"We are rightly taken by the fact that some teachers risked their lives and gave their lives," said David Steiner, dean of Hunter College's School of Education and a former New York state education commissioner. "We should just shut up and admire (them)."
Still, he wonders, how long does awe last, and what comes after?
Does the teacher who almost lost her life get sufficient planning time for class? Will a reconstructed building bring resources for an educator to try new curricula? Is there a monetary reward that might entice a low-paid teacher to stay? Will there be counseling to help educators recover from a crisis?
And what about those who can dazzle in the classroom but haven't faced down a tornado or talked down a gunman? What about those teachers who save children's lives in quieter ways every day?
"I worry about the answer," Steiner said. "You shouldn't have to be a hero to be a respected teacher."
Just doing their job
In the minutes before the tornado hit Briarwood Elementary, special education aide Suzanne Haley's students ducked beneath desks while teachers hovered above to block debris.
"It sounded like a jet, low, coming closer and closer," Haley said.
Minutes later, she and others were jammed in the wreckage of the school, conscious, but struggling to move. She couldn't free her leg; it was impaled by a metal stake recently attached to a student's desk.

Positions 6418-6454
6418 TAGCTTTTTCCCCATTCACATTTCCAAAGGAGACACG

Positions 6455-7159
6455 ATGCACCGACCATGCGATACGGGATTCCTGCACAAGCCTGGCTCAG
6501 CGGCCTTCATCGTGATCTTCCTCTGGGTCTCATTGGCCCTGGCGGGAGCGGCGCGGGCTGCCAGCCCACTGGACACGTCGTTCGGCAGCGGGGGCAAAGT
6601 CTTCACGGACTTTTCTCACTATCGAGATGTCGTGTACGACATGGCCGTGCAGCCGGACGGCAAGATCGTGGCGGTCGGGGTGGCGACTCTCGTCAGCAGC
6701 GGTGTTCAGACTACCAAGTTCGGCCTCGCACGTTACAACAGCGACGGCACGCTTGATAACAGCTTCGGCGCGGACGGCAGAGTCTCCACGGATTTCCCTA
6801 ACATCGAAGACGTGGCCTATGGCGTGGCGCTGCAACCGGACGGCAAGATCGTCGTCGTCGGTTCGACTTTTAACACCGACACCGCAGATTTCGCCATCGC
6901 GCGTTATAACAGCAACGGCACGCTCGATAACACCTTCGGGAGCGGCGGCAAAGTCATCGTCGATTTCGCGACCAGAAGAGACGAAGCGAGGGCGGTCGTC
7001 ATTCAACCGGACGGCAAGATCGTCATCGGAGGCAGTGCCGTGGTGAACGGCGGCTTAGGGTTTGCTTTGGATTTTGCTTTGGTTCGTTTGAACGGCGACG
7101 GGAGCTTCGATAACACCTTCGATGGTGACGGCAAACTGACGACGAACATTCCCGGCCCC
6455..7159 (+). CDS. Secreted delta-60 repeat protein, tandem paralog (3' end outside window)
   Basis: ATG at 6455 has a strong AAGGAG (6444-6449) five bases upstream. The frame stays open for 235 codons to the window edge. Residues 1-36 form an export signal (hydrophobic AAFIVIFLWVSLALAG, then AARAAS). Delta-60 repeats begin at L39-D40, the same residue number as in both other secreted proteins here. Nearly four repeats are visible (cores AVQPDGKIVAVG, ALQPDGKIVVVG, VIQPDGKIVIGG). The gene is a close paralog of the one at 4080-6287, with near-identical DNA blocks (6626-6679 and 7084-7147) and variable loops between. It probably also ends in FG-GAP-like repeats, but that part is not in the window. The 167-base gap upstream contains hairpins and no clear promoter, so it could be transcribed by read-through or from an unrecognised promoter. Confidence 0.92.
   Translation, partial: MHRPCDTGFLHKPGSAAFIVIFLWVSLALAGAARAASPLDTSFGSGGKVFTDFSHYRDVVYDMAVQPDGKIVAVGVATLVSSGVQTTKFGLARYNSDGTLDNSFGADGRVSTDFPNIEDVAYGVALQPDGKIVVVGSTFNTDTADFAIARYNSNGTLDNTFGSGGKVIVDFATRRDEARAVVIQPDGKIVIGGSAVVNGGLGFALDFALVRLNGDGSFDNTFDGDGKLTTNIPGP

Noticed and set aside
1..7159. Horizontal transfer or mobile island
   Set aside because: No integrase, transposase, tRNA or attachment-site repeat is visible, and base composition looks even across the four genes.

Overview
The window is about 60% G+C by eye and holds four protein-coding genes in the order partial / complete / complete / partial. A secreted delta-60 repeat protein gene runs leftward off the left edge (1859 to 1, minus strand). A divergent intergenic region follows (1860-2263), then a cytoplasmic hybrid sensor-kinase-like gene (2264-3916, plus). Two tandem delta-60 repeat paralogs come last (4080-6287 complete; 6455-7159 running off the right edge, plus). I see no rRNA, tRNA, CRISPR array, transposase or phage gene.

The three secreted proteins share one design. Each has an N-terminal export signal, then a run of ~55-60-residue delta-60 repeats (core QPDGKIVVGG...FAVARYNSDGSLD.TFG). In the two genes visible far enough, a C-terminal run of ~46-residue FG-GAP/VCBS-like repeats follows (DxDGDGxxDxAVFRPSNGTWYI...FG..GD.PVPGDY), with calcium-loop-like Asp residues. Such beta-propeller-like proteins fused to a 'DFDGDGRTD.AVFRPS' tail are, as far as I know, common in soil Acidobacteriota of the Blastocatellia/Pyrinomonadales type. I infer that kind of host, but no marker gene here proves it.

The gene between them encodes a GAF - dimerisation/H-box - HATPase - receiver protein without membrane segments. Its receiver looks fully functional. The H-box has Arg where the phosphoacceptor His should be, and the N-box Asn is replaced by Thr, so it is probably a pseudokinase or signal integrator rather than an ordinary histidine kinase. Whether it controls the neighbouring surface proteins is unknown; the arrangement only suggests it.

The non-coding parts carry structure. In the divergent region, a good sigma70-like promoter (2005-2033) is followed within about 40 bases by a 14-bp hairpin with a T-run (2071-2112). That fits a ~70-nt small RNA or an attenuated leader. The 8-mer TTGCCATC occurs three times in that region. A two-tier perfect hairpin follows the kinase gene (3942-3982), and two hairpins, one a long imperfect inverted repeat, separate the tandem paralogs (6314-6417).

"By the grace of God, I kept it together," Haley said. "I couldn't go into hysterics in front of my children, in front of the other students. Not even till after surgery, after I came out of anesthesia, did I lose it.
"These children, we see their smiles, we see their tears every day, in and out. We love them, and they're our babies.
"It's nothing anybody wouldn't do."
In Newtown, in Moore, any time a headline speaks of a hero teacher, the educators inevitably accept thanks and deflect the praise. Some lament that they couldn't prevent students' injuries or react before the first shot.
The response is just part of the job, educators say.
"They're probably much less comfortable in the spotlight and more comfortable in the classroom," said Gregg Garn, dean of the University of Oklahoma's Jeannine Rainbolt College of Education in Norman, which has hundreds of alumni working in Moore's schools.
And they're right: It is part of the job. School safety and crisis response is a constant discussion in every school, especially since the 1999 shooting at Columbine High School in Littleton, Colorado, which left one teacher and 14 students dead, including the two gunmen.
Safety comes up in prospective teachers' college courses, Garn said, and it's one of their first lessons when they take over a classroom. In most schools, there's explicit, site-specific instruction on where to go in case of a fire, how to lock down during a shooting and how to stay safe during a natural disaster.
"They're willing to put themselves in harm's way," he said. "What you saw (in Moore) was just a reflection of that."
Any time there's a story of a school in crisis, other schools around the country evaluate their own teachers' plans, their unique what-ifs, educators said. In Moore, the conversation is well underway.
Robert Romines, the assistant superintendent for Moore schools, supports adding storm shelters to all schools, but said "money is an obstacle." New schools will be rebuilt on the sites destroyed last week, and he hopes those, at least, will have the budget for safe rooms.